Thanks for taking a second to read my article and for the note. While the article focuses primarily on the negative impacts of hard water, hard water is not the only contributor to corrosion. In short, galvanized pipe can corrode expeditiously if the water chemistry is extreme. Meaning it will corrode faster if the water is exceedingly hard or exceedingly soft. That said, the key factor to consider as it relates to corrosion is the age of the piping. If the age of the pipe in question is younger when compared to the corrosion averages for the area, then one must then take a closer look at what other factors that could be contributing to premature corrosion. As noted in the article, the national average (this is a figure based on the failures reported to us by our customers) for galvanized steel pipes is 50 years, but in states like California, we are seeing galvanized pipes fail in as few as 18 years. In your specific case, however, with a building located in the San Francisco Bay area, I would suspect that your water quality is very good and likely not the leading contributor to corrosion. I say this because we recently performed some analysis for a community in your area whereby we took water samples from 10 different floors within the building and the results indicated that, using a part per million comparison of dissolved solids, the water quality was better than that of leading brands of bottled water. Is your pipe corroding throughout the entire community or only at specific locations? Lastly, how old is the pipe in question?

  • The pipes started failing at about 28 years, which seems a little early. We are having massive failures and spend alot of money to repair because we have to jackhammer thru the kitchen floor, etc. An average repair is about $3500. We've probably done 50 units in the past 4 years.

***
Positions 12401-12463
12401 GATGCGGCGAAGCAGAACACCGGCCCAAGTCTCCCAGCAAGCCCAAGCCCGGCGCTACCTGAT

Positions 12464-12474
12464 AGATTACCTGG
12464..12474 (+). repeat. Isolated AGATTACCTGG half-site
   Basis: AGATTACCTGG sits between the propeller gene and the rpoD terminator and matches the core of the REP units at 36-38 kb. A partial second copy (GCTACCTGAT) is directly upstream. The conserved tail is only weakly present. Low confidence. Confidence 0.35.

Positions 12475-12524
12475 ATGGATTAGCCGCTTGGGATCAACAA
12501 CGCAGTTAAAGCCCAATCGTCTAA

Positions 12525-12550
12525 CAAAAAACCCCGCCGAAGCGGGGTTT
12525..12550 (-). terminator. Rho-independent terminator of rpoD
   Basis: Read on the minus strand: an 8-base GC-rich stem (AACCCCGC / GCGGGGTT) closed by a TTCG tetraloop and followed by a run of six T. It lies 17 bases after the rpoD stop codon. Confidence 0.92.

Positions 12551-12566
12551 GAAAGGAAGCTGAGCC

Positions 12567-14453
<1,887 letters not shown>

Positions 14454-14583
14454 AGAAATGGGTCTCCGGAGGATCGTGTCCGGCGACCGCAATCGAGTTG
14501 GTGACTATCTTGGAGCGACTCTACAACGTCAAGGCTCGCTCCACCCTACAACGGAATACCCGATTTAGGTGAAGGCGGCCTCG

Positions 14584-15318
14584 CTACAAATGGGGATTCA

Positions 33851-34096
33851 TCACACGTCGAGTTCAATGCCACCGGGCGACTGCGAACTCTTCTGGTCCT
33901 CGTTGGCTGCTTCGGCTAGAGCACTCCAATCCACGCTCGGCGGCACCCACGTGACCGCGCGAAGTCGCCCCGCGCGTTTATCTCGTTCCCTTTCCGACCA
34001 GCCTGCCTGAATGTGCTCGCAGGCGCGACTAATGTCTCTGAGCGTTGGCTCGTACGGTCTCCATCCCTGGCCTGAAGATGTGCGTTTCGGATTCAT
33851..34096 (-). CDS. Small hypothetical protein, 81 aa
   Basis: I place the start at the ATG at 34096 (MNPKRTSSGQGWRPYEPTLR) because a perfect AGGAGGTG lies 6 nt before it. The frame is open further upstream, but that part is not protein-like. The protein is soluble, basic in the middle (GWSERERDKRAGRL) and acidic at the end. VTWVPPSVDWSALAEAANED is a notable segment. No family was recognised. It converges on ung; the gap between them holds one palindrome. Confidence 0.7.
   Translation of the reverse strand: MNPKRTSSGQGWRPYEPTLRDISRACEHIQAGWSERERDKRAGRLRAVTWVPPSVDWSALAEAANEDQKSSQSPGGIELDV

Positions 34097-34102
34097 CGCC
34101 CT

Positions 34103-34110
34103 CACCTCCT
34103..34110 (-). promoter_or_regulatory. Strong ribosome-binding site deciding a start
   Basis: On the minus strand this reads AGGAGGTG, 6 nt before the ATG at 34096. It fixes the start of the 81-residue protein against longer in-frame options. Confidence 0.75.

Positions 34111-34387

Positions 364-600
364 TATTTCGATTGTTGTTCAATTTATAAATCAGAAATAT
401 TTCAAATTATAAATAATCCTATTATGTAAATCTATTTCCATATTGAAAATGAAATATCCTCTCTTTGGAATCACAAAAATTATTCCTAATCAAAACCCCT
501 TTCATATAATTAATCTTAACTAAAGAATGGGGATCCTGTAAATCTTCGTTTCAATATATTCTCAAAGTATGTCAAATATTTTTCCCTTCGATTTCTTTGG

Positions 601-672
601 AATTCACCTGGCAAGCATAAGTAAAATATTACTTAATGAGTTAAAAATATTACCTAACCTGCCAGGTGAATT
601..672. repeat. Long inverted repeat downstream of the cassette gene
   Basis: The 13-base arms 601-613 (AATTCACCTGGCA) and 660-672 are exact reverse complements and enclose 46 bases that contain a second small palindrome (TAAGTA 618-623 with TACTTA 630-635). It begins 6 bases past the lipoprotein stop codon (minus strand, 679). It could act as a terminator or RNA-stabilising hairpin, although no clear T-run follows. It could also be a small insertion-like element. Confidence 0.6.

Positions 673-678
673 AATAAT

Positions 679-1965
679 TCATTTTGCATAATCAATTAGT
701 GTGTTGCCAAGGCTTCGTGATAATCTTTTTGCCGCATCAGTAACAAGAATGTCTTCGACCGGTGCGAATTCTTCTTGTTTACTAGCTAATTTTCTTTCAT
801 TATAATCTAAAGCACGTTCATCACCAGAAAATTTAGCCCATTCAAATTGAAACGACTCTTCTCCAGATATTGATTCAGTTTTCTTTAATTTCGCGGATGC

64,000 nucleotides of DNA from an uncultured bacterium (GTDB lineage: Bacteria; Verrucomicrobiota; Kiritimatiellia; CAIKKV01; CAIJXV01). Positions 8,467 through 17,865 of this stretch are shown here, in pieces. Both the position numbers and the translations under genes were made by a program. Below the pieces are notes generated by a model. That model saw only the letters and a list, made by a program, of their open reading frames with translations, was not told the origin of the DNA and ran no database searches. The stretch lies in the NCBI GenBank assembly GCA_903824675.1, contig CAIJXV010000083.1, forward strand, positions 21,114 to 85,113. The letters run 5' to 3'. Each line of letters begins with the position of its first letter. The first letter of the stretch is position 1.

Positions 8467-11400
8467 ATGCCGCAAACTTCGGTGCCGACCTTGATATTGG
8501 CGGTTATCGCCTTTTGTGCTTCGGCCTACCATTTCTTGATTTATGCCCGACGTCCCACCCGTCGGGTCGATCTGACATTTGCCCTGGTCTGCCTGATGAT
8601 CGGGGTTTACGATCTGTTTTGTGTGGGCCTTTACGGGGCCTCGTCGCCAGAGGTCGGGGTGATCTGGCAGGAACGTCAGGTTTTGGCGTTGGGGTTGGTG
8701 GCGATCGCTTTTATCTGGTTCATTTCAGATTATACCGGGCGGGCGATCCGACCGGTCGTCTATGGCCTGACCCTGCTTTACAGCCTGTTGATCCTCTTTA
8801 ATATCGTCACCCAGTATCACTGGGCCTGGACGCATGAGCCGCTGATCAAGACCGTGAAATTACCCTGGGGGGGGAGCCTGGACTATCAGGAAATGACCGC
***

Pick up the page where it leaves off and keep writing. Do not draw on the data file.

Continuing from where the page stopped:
We are also having problems with our water heaters failing earlier than expected

  • Agreed, this does seem early. If you can tell me which utility company supplies water to the community then I will be happy to do some additional research for you and post my findings here for the benefit of others within the Multifamily Insiders community that may be experiencing similar problems.

  • It's the Hayward Water Service.
    Also, we are on the Hayward fault but the problems seem to be more about corrosion.

  • Phil,

    So, I've spent some time looking at a good amount of data as it relates to the quality of water you receive from Hayward Water by way of the San Francisco Public Utilities Commission and I wasn't able to identify anything that would lead me to believe that the water quality is a concern, specifically as it relates to corrosion. That's not to say however that a deeper dive into the data wouldn’t reveal something to the contrary, but let’s assume for the sake of the conversation that water quality is not the issue. If we are to assume that water quality is not the issue and considering that your complications have been sub-slab, this leads me to believe that your likely dealing with a corrosive soil issue, especially if the pipe above the slab is not failing at the same rate as the pipe under the slab. The only data that I could readily identify as being relevant on the issue of expansive or corrosive soil in the area was a study involving the San Francisco VA Medical Center. The relevant portion of this report states in part "As noted previously, expansive soils generally result when specific clay minerals expand when saturated and shrink in volume when dry. Expansive soils can occur in any climate; however, arid and semiarid regions are subject to more extreme cycles of expansion and contraction than more consistently moist areas". So, although you may be correct that the slight fault movements alone may not be having a significant impact, when you couple the prospect of (a) slight fault movements (b) potentially expansive soil (c) potentially corrosive soil then the probability lends itself to a soil based issue.

    In short, I think you’re dealing with a soil issue Phil. If there is anything else I can do for you, please feel free to let me know. Hope this information is helpful in some way and I wish you all the very best of luck!

    Source: https://www.sanfrancisco.va.gov/ArchivedDocs/3_6_Geology_Soils.pdf